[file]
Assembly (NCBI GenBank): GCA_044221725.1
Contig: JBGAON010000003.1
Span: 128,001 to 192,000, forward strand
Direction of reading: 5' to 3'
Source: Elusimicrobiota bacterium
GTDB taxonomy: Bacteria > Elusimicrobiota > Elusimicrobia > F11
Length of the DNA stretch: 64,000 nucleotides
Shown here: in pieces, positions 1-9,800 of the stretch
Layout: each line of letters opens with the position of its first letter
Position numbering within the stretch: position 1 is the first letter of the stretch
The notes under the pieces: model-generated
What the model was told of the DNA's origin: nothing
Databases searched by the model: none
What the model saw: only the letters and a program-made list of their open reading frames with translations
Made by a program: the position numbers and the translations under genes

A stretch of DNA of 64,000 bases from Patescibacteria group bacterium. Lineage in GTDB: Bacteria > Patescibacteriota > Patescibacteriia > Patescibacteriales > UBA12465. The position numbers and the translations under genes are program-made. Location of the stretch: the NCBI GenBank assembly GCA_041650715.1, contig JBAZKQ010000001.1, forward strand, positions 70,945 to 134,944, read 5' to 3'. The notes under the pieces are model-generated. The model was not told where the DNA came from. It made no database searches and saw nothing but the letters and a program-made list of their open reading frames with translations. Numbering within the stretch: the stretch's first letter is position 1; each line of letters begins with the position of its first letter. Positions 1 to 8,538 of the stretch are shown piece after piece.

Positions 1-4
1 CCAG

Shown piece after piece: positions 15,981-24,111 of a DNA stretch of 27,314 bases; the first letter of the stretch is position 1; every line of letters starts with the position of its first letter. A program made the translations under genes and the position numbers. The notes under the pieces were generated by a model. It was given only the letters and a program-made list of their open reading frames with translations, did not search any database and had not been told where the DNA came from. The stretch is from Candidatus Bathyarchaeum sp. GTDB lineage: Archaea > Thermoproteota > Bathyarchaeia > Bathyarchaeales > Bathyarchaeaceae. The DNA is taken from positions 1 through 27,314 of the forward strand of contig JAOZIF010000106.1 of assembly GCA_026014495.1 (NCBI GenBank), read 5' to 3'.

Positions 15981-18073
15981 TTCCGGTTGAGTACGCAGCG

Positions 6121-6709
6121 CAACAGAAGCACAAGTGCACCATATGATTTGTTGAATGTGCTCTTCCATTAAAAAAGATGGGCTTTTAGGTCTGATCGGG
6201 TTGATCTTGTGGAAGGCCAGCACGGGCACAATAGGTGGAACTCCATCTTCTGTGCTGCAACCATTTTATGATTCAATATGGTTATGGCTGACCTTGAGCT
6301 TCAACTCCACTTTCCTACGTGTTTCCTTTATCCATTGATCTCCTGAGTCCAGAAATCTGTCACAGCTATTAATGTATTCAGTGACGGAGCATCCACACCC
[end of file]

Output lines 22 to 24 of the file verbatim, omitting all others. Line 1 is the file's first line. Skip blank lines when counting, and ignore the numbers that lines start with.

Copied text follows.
Positions 6121-6709
6121 CAACAGAAGCACAAGTGCACCATATGATTTGTTGAATGTGCTCTTCCATTAAAAAAGATGGGCTTTTAGGTCTGATCGGG
6201 TTGATCTTGTGGAAGGCCAGCACGGGCACAATAGGTGGAACTCCATCTTCTGTGCTGCAACCATTTTATGATTCAATATGGTTATGGCTGACCTTGAGCT